TOKYO (AP) — Fresh off Tokyo's competition floor, four Olympic gymnasts lined up for a press conference. A podcaster offered a question on behalf of what has become a potent voice in the small world of elite gymnastics.
“The gymternet would like know...” she began.
The athletes nodded in familiarity with the online collective of diehard gymnastics fans cranking into gear for the Olympics.
Many in this world have a love-hate relationship with their noisy, sometimes noxious, corner of the internet, where thousands of passionate fans celebrate the sport that most people pay attention to only in Olympic years.
But some within the community acknowledge that its hostile approach to outsiders and some athletes is self-defeating. They want people to love the sport as much as they do, but they mock those who don’t as “four-year-fans” and attack athletes they don’t like or uneducated newcomers who wander into their universe.
“I think the gymternet has a good heart. It’s a well-intentioned space,” said Jessica O’Beirne, a de facto spokeswoman for the collective through her podcast, GymCastic, which 25,000 people tune into each week.
“The irony, of course, is that it’s also super mean,” she said. “The gymternet is so willing to defend athletes from abuse, but not look at their own part as an abuser.”
She started her podcast in 2012 because she didn’t like how mainstream media covered the sport. Women athletes were often infantilized and presented as objects. The gymternet is, in that, her ally. Unlike other sports enthusiasts, she said, people there care about more than winning or losing; they push for a change in a culture that for years allowed abuse to flourish unchecked.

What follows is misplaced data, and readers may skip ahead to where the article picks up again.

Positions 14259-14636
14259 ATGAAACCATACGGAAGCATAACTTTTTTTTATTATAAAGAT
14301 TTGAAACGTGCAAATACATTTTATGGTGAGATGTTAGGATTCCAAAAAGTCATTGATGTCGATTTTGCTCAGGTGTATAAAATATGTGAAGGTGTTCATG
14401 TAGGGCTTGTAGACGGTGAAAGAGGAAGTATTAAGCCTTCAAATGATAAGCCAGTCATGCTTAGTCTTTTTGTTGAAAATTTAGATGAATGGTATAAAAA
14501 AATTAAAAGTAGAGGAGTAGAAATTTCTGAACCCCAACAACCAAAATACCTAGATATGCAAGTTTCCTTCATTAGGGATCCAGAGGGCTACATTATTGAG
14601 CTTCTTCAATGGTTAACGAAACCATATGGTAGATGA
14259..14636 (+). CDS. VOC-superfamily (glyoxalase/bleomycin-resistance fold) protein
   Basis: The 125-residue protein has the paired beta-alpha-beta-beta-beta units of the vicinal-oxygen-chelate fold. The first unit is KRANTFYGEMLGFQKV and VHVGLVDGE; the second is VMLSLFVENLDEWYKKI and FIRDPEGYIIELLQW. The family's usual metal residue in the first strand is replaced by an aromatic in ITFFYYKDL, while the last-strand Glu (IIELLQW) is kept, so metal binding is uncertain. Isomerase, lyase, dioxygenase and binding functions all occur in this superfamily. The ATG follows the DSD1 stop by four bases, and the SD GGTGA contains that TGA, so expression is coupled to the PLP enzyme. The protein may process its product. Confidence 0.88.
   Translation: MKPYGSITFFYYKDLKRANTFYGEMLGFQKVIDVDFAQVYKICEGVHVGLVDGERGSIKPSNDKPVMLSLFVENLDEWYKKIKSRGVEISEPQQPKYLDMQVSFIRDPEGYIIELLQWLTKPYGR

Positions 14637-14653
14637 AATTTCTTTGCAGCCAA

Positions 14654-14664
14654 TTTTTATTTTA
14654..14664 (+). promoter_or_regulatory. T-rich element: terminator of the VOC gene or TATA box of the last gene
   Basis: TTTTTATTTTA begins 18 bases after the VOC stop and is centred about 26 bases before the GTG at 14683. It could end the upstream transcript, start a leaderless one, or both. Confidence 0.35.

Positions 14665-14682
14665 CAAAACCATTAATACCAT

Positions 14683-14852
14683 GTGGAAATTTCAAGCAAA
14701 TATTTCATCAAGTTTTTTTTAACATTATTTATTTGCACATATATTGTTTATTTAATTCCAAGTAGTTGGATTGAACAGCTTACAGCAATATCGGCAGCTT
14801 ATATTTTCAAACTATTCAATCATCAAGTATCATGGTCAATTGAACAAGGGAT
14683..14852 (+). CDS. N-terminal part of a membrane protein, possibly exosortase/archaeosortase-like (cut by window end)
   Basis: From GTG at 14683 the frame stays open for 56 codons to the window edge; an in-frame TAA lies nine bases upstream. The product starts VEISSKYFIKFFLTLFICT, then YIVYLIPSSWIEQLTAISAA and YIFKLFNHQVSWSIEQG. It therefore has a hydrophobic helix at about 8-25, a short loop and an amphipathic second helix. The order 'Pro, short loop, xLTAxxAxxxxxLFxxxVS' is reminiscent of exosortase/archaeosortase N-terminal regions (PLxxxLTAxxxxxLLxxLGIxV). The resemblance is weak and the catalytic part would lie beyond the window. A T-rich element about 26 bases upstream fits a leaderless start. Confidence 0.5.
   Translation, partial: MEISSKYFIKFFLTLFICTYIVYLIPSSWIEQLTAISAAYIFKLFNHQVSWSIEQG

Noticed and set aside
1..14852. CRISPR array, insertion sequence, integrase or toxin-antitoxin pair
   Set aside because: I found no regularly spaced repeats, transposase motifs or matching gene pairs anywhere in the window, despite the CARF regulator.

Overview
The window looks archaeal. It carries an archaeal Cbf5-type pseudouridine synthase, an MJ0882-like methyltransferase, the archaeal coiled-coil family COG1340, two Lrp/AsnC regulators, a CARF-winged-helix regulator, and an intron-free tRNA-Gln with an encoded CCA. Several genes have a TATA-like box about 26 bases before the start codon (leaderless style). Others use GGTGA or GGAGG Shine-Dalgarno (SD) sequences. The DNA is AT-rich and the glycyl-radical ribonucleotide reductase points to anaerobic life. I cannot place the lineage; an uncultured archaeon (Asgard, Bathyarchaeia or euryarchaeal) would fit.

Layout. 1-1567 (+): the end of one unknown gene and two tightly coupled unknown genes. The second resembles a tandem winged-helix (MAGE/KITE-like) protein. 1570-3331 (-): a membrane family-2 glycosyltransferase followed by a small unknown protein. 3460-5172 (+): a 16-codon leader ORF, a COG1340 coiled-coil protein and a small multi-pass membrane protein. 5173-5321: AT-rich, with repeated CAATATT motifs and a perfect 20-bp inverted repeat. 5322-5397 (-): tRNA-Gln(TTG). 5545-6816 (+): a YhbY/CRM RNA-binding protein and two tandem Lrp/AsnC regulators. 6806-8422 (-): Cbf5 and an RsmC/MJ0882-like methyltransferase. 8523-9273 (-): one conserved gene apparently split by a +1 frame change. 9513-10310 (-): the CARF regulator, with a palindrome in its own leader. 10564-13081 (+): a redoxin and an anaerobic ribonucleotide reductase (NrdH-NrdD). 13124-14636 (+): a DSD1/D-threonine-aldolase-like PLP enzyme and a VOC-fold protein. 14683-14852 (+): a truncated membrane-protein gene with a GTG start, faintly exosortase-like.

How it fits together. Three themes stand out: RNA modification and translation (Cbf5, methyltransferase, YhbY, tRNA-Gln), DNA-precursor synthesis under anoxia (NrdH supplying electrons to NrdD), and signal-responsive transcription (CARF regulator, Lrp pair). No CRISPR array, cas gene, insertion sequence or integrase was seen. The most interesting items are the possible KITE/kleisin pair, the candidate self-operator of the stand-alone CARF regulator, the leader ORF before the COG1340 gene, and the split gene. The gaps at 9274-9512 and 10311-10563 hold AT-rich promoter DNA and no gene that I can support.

Perfection is expected here — the ability to recite an intricate history of the sport, its skills and its point system — and any mistake is grounds for a full-throated roasting, even of the athletes actually doing the work. A gymnast once posted online that she’d just done a tricky skill called a Tkatchev, and the gymternet tore her apart. Her offense: she misspelled the word “Tkatchev.”
Every fall, every flat foot, is critiqued mercilessly by mostly anonymous commentators, who often use cutesy gymnastics puns as twitter handles. Some athletes fall out of favor for voicing opinions outside of the gymternet’s liberal leanings.
Members sometimes wade into conspiracy. They analyze silent videos of athletes on the sidelines, reading meaning into every cock of an eyebrow or downturned lip, then they spread their assumption of the gymnast’s inner thoughts at fact. Others play doctor, diagnosing injury — even autism.